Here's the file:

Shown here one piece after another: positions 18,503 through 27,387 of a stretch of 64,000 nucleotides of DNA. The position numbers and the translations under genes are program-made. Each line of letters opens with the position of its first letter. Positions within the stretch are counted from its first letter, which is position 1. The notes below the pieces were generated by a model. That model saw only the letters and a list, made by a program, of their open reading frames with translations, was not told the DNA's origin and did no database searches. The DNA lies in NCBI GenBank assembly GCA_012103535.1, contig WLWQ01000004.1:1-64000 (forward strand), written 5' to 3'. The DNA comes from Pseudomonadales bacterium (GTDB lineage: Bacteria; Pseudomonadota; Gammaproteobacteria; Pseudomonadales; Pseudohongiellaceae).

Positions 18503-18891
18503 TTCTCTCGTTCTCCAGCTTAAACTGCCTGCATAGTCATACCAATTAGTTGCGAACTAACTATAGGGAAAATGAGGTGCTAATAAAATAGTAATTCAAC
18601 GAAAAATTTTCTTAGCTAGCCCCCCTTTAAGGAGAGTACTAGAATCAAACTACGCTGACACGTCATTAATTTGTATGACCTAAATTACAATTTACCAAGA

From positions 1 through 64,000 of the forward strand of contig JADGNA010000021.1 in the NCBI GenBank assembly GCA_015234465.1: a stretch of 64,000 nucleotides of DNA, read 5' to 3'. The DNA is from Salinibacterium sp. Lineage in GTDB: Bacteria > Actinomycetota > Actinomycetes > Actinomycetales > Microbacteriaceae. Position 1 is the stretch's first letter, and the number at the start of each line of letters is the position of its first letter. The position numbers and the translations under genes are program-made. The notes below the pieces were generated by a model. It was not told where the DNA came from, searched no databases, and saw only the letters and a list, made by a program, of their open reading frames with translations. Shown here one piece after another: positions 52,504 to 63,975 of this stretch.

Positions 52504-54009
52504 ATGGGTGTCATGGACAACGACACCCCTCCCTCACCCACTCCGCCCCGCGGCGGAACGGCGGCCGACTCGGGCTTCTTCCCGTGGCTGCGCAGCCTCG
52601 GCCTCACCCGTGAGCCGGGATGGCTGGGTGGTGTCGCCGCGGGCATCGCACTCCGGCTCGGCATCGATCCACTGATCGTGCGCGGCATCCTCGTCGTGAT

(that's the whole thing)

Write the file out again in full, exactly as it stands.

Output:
Shown here one piece after another: positions 18,503 through 27,387 of a stretch of 64,000 nucleotides of DNA. The position numbers and the translations under genes are program-made. Each line of letters opens with the position of its first letter. Positions within the stretch are counted from its first letter, which is position 1. The notes below the pieces were generated by a model. That model saw only the letters and a list, made by a program, of their open reading frames with translations, was not told the DNA's origin and did no database searches. The DNA lies in NCBI GenBank assembly GCA_012103535.1, contig WLWQ01000004.1:1-64000 (forward strand), written 5' to 3'. The DNA comes from Pseudomonadales bacterium (GTDB lineage: Bacteria; Pseudomonadota; Gammaproteobacteria; Pseudomonadales; Pseudohongiellaceae).

Positions 18503-18891
18503 TTCTCTCGTTCTCCAGCTTAAACTGCCTGCATAGTCATACCAATTAGTTGCGAACTAACTATAGGGAAAATGAGGTGCTAATAAAATAGTAATTCAAC
18601 GAAAAATTTTCTTAGCTAGCCCCCCTTTAAGGAGAGTACTAGAATCAAACTACGCTGACACGTCATTAATTTGTATGACCTAAATTACAATTTACCAAGA

From positions 1 through 64,000 of the forward strand of contig JADGNA010000021.1 in the NCBI GenBank assembly GCA_015234465.1: a stretch of 64,000 nucleotides of DNA, read 5' to 3'. The DNA is from Salinibacterium sp. Lineage in GTDB: Bacteria > Actinomycetota > Actinomycetes > Actinomycetales > Microbacteriaceae. Position 1 is the stretch's first letter, and the number at the start of each line of letters is the position of its first letter. The position numbers and the translations under genes are program-made. The notes below the pieces were generated by a model. It was not told where the DNA came from, searched no databases, and saw only the letters and a list, made by a program, of their open reading frames with translations. Shown here one piece after another: positions 52,504 to 63,975 of this stretch.

Positions 52504-54009
52504 ATGGGTGTCATGGACAACGACACCCCTCCCTCACCCACTCCGCCCCGCGGCGGAACGGCGGCCGACTCGGGCTTCTTCCCGTGGCTGCGCAGCCTCG
52601 GCCTCACCCGTGAGCCGGGATGGCTGGGTGGTGTCGCCGCGGGCATCGCACTCCGGCTCGGCATCGATCCACTGATCGTGCGCGGCATCCTCGTCGTGAT